When you are buying a new home, especially as a first time buyer, you will quickly find there is plenty of vocabulary that you not only need to learn, but need to be very familiar with. One of those new terms is “contingent offer”. When you are house hunting, you’ll need to decide whether or not to make an offer, and if it will include any contingencies.

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What Does “Contingent Offer” Mean?

A contingent offer is an offer with a protective clause to protect the buyer. The contingency states that if the clause isn’t met, the buyer can back out of the purchase, as the contract will be considered void. This protects the buyer from losing money, getting into a deal they can’t afford, or getting involved in a bad deal. The buyer chooses the contingencies they want to include in the offer with the help of their real estate agent. The seller has the option to accept, reject, or counter the contingent offer. You can include one contingency, multiple contingencies, or none when you make your offer, and the seller can respond to each contingency separately.

What are Some Common Contingencies?

There are some contingencies that are almost expected when buying a new home:

  • Inspection Contingency

This clause states that the home will go through a professional inspection, typically paid for by the buyer. If the inspection uncovers an issue that is a deal breaker for the buyer, the buyer can choose to walk away.

  • Appraisal Contingency

If you need a mortgage to buy a house, the bank will typically not approve you for a mortgage greater than the appraised value of a home. The appraised value is based on location, square footage, and several other factors, and is performed by a professional. If the appraised value comes in lower than the agreed upon purchase price, the buyer can walk away or negotiate the price down to the appraised value.

  • Mortgage Contingency

Before you make your offer, you want to be preapproved for your mortgage loan. This means that you are likely to get final approval once your offer is accepted on a house. However, if something changes in the time between the pre approval and approval, your loan may fall through, making it impossible to buy the home. A mortgage contingency does require the buyer to inform the seller as soon as possible.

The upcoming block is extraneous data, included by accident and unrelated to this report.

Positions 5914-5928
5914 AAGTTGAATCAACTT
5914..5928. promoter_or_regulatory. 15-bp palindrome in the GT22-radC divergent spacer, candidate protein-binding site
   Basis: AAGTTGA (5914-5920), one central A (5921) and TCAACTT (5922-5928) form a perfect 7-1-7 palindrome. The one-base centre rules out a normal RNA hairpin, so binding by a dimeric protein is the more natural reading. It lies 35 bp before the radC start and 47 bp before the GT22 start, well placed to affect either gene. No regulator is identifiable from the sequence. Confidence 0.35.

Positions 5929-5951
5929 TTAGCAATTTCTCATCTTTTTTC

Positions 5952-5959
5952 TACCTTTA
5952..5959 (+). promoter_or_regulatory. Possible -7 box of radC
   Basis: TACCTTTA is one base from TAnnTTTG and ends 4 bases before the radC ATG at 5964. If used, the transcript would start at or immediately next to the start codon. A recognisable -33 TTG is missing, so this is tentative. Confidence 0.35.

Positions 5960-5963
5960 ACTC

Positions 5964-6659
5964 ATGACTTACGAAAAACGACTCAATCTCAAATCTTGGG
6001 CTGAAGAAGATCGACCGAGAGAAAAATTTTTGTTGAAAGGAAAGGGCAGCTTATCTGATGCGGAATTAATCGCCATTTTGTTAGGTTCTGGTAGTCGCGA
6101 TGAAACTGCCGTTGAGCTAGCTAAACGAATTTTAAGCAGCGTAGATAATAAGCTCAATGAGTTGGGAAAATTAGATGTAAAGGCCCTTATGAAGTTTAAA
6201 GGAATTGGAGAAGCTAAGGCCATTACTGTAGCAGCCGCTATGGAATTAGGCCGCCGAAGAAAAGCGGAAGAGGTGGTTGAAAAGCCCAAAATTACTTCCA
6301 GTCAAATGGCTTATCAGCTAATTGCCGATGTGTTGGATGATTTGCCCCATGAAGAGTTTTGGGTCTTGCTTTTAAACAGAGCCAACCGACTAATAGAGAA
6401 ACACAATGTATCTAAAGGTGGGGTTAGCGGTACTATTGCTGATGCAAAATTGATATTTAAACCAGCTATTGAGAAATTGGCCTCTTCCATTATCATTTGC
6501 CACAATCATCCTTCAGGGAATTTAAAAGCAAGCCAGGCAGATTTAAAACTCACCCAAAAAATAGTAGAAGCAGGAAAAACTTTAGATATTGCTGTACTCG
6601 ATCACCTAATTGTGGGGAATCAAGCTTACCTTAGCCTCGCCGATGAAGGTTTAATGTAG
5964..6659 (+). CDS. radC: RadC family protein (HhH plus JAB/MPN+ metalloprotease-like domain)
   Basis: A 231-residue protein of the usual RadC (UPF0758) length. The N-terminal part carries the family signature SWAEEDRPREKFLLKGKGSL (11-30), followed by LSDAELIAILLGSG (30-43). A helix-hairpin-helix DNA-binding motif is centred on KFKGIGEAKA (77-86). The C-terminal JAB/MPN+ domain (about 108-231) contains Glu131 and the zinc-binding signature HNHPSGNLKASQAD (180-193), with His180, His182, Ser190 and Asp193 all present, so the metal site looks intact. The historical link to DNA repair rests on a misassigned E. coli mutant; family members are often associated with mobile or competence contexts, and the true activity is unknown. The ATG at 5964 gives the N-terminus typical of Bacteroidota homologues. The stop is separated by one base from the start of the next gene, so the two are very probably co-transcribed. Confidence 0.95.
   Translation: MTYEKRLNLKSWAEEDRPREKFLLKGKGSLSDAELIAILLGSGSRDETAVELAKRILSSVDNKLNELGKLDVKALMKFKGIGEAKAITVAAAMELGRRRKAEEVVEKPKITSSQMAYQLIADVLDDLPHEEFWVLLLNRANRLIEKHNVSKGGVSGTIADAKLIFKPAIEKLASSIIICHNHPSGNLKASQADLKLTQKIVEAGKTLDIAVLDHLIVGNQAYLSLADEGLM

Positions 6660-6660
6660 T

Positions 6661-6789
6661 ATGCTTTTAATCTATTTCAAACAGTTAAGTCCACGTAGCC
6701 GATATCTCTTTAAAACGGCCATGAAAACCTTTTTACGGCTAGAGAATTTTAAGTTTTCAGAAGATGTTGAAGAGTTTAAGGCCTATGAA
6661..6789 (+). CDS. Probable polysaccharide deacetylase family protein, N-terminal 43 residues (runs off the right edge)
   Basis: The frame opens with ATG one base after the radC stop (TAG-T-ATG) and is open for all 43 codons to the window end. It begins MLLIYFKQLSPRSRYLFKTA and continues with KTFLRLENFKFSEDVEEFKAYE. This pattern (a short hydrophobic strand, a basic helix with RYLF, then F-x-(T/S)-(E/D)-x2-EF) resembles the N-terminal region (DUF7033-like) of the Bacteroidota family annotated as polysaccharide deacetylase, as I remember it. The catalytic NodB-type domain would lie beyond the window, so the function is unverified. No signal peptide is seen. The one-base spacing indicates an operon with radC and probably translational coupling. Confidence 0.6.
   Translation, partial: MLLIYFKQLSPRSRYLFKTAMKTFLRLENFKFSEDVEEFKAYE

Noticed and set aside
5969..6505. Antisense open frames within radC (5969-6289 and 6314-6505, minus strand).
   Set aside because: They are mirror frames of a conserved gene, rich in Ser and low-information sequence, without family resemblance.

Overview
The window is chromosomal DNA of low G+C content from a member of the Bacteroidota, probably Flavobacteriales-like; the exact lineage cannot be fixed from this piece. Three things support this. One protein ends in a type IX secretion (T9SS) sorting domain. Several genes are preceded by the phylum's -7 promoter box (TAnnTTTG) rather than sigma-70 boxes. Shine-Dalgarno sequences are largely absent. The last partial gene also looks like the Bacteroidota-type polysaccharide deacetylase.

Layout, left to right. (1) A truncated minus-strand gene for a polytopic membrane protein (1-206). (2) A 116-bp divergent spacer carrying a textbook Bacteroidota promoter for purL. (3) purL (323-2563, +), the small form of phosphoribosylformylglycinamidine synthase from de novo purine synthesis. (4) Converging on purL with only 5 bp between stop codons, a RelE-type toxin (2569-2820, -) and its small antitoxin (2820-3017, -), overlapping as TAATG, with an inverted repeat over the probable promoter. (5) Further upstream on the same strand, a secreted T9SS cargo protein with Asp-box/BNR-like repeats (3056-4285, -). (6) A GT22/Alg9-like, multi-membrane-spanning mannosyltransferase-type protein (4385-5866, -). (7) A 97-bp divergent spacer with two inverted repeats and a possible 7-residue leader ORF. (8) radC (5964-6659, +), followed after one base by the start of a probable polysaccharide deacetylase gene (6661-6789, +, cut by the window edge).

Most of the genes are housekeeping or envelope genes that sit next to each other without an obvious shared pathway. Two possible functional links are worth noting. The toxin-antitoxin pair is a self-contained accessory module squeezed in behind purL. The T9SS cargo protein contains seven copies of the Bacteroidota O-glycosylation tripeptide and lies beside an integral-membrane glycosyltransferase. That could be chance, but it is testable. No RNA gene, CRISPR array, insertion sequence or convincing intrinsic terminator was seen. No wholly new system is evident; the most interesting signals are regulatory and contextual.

• Title Contingency

A title contingency protects the buyer from fraud. This contingency is dependent on all liens and title issues being cleared before the purchase, ensuring that no one else can make a claim on the home.

How Contingency Offers Can Be Impacted by a Seller’s Market

A “clean offer”, which is one with no contingencies, is more common in a seller’s market. When multiple buyers are competing for homes and those homes are selling above asking price, a seller may be drawn to a clean offer, since the sale is guaranteed. In a seller’s market, when a clean offer is presented to the seller alongside a contingent offer, the seller is more likely to go with the sure thing. Your real estate agent can assess the market and advise you on how to put together a strong offer. In a buyer’s market, contingency offers are much more common. Buyers are in a stronger position to negotiate, and sellers may need to accept offers, even if they have contingencies. As you consider when to buy a new home, think about the current state of the market, and look to your experienced real estate agent for guidance.

No-Contingency Offers Can Backfire When Buying a New Home

Clean offers may be more likely to be accepted in a seller’s market, however, a no-contingency offer comes with a real risk. If your offer doesn’t require a home inspection, you may be stuck with a home in need of multiple expensive repairs you didn’t know existed. If you don’t require an appraisal contingency, you could be stuck making up the difference between the purchase price and the appraised amount your mortgage will approve. If you back out of the sale, you will lose your earnest money.

A contingent offer protects the buyer, and most buyers should include an appraisal, mortgage, and inspection contingency in their offer. Most sellers expect those clauses. If you’re ready to buy a new home and you’re looking for a knowledgeable, experienced real estate agent to help guide you through the process, contact Amberwood Real Estate today!